Baptism in the Early Church

History, Theology, and Liturgy in the First Five Centuries


Everett Ferguson. Baptism in the Early Church: History, Theology, and Liturgy in the First Five Centuries.
Grand Rapids, Mich.: William B. Eerdmans Publishing, 2009.

A Restoration emphasis on baptism has distinguished the teaching and practice of The Church of Jesus Christ of Latter-day Saints from 1829 to the present. In contrast to many Christian denominations, the Church does not condone infant baptism sprinkling, nor does it accept baptisms by other Christian groups that do not have the authority restored by John the Baptist to Joseph Smith and Oliver Cowdery. A further critical distinction is their insistence that baptismal ordinances are necessary for salvation. Nevertheless, Latter-day Saints are not completely alone in all their views; the Campbellite Churches of Christ also see themselves as a restoration of primitive Christianity, and they share some of the same concerns about the practice and significance of baptism. It should not come as a complete surprise, then, that the first comprehensive analysis of all biblical and early Christian literature relevant to baptism should be written by a scholar coming out of the Campbellite tradition.

This monumental work on early Christian baptism constitutes a worthy capstone for Everett Ferguson’s long career of exemplary research in early Christian sources. Educated at Abilene Christian University and Harvard University, Ferguson taught Greek and Bible courses at Abilene Christian University from 1962 until his recent retirement. While both Bible and theology studies at ACU are clearly focused on preparation for Christian missions and ministry (consistent with a Campbellite belief in the necessity of water baptism), Ferguson maintained a sturdy focus on his scholarly work in early Christian history, grounded principally in literary sources. He has been widely and consistently recognized by New Testament and early Christianity scholars for the quality of his contributions over his long career.

While there are other good books on Christian baptism, none has attempted the comprehensive approach that Ferguson presents in this volume. No doubt, Professor Ferguson was motivated to undertake this exhaustive survey of the available materials because of the continuing wars within the community of Christian scholars engaged in finding or denying early support for modern baptismal teachings and practices. The considerable growth in manuscript discoveries in the twentieth century provided additional impetus for his project. His experience as editor of The Encyclopedia of Early Christianity may well have helped him develop a thorough approach, in which he claims to have examined all known relevant texts for the first three Christian centuries and to have extensively sampled the much larger collection of writings from the fourth and fifth centuries.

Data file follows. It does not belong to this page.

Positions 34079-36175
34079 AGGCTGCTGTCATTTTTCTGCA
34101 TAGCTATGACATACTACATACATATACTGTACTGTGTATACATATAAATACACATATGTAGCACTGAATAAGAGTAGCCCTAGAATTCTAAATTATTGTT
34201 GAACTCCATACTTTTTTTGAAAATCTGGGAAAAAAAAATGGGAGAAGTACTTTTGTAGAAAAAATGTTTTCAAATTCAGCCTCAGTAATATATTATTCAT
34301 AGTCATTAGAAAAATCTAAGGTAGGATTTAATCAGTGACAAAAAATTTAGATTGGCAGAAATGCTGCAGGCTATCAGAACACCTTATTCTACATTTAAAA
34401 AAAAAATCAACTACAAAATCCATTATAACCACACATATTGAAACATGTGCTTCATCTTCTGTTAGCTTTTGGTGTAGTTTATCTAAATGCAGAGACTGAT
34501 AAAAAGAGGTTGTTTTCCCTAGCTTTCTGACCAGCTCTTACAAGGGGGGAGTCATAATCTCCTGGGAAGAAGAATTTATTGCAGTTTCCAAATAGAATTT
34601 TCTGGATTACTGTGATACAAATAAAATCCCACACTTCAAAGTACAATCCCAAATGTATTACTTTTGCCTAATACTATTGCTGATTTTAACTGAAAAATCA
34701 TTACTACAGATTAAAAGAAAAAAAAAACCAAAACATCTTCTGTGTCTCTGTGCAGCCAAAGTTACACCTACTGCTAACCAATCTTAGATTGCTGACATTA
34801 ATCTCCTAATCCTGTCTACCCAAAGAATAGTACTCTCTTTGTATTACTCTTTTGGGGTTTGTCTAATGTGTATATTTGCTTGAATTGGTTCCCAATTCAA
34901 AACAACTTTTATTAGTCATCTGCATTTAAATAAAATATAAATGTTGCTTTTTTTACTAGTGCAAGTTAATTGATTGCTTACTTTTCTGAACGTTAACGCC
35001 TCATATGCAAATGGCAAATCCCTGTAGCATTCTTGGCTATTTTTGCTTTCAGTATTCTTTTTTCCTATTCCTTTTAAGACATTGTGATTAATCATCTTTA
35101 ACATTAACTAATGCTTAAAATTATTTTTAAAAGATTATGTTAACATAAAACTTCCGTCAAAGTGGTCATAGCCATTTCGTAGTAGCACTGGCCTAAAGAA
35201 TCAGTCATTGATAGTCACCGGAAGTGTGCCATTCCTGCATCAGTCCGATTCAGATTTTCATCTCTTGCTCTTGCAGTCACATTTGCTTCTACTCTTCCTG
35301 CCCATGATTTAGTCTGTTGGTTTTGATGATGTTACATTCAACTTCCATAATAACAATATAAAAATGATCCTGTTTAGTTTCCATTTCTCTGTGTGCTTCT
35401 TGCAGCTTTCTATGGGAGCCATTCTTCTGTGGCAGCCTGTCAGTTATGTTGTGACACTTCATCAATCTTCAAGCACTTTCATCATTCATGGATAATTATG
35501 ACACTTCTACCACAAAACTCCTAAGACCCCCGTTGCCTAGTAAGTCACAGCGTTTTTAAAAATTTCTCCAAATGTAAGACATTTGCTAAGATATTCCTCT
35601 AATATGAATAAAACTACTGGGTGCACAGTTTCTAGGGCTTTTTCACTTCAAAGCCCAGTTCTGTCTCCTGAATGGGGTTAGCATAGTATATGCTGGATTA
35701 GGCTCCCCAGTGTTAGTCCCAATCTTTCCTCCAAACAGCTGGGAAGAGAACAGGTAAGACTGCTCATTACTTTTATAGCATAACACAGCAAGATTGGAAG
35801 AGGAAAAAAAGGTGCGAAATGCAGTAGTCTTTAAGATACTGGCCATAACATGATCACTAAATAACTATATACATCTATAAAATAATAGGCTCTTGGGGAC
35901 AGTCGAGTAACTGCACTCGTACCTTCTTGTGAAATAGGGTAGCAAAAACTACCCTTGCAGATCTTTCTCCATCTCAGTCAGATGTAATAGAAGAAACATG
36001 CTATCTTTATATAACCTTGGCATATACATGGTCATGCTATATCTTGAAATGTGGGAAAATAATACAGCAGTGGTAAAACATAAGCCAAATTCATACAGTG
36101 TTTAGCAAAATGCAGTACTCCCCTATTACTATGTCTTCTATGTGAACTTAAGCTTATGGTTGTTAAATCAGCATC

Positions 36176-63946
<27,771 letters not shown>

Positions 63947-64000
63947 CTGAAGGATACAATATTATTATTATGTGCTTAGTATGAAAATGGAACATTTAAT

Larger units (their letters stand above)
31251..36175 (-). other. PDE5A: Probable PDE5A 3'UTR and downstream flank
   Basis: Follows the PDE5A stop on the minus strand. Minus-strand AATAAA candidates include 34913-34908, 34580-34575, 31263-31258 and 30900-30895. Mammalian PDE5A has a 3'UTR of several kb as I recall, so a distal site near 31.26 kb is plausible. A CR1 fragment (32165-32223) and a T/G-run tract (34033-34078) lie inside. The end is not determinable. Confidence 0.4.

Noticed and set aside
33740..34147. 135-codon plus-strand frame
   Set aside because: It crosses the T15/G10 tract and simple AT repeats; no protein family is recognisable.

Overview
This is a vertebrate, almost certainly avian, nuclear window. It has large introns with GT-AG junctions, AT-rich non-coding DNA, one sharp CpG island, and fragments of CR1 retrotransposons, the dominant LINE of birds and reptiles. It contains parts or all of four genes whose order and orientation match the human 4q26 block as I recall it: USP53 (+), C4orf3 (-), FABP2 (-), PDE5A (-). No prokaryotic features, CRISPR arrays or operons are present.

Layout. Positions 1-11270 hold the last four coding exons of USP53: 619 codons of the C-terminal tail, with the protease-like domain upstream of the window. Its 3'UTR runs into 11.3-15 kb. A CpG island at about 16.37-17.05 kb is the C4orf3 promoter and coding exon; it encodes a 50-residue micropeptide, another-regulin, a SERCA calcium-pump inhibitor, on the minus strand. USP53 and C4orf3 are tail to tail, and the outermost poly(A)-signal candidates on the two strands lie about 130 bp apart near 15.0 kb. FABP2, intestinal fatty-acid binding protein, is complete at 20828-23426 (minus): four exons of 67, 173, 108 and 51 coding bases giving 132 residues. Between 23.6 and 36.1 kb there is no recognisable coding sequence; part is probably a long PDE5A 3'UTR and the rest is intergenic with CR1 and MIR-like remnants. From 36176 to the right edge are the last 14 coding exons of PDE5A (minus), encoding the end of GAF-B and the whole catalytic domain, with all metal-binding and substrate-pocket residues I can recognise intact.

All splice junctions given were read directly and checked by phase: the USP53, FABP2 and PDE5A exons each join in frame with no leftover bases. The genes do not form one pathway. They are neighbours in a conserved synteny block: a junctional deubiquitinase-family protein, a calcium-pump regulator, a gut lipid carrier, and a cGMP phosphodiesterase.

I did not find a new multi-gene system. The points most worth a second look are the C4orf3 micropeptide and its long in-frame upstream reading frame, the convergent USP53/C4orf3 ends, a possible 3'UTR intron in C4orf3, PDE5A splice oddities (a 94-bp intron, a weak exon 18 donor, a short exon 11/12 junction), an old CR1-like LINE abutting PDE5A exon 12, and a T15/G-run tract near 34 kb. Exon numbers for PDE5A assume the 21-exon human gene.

The work begins with a tight, twenty-two-page survey of the literature that not only puts his own work in perspective but also puts all the ongoing questions about Christian baptism on the table, including questions concerning the necessity of baptism, infant baptism, immersion versus sprinkling, the meaning and symbolism of baptism, and the salvific effects of this Christian sacrament. Included in this survey is Ferguson’s own collection of early (second- and third-century) Christian statements relevant to baptism, complete with commentary and notes, which comprise thirty-five pages of his compilation entitled Early Christians Speak, the third edition of which was published in 1999 by ACU Press.

Ferguson’s findings are divided into seven parts, as follows:

Part 1, “Antecedents to Christian Baptism,” surveys purification washings in the Graeco-Roman world, examines linguistic roots and their varied usage in Jewish and pagan writings, reviews Jewish washings and baptismal movements, and finally focuses on John the Baptist and the meaning and manner of his baptism.

Part 2, “Baptism in the New Testament,” first examines the baptism of Jesus through scriptural and noncanonical accounts before considering later Christian interpretations through both texts and art. Part 2 then proceeds chapter by chapter and verse by verse through an orderly and thorough analysis of every New Testament text that can be seen as relevant to baptism. Ferguson’s mastery of New Testament Greek proves to be very helpful in adding depth to this section.